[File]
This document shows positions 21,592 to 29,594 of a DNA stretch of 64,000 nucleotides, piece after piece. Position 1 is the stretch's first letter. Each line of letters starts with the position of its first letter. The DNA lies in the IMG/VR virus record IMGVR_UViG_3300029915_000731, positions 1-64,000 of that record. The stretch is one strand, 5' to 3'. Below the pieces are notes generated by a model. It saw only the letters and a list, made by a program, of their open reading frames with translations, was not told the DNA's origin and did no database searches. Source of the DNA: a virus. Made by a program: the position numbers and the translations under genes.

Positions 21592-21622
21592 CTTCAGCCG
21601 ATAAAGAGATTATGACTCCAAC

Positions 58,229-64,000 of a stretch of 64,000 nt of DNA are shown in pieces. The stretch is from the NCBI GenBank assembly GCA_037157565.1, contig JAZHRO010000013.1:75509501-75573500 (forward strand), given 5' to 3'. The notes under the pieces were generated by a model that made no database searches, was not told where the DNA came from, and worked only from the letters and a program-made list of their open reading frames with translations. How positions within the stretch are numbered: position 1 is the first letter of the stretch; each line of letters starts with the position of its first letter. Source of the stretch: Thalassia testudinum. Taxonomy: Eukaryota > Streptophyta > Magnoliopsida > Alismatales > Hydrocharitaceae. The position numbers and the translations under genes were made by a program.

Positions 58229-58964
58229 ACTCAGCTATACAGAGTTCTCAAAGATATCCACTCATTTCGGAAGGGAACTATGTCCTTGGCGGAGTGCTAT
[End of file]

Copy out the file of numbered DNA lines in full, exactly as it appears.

This document shows positions 21,592 to 29,594 of a DNA stretch of 64,000 nucleotides, piece after piece. Position 1 is the stretch's first letter. Each line of letters starts with the position of its first letter. The DNA lies in the IMG/VR virus record IMGVR_UViG_3300029915_000731, positions 1-64,000 of that record. The stretch is one strand, 5' to 3'. Below the pieces are notes generated by a model. It saw only the letters and a list, made by a program, of their open reading frames with translations, was not told the DNA's origin and did no database searches. Source of the DNA: a virus. Made by a program: the position numbers and the translations under genes.

Positions 21592-21622
21592 CTTCAGCCG
21601 ATAAAGAGATTATGACTCCAAC

Positions 58,229-64,000 of a stretch of 64,000 nt of DNA are shown in pieces. The stretch is from the NCBI GenBank assembly GCA_037157565.1, contig JAZHRO010000013.1:75509501-75573500 (forward strand), given 5' to 3'. The notes under the pieces were generated by a model that made no database searches, was not told where the DNA came from, and worked only from the letters and a program-made list of their open reading frames with translations. How positions within the stretch are numbered: position 1 is the first letter of the stretch; each line of letters starts with the position of its first letter. Source of the stretch: Thalassia testudinum. Taxonomy: Eukaryota > Streptophyta > Magnoliopsida > Alismatales > Hydrocharitaceae. The position numbers and the translations under genes were made by a program.

Positions 58229-58964
58229 ACTCAGCTATACAGAGTTCTCAAAGATATCCACTCATTTCGGAAGGGAACTATGTCCTTGGCGGAGTGCTAT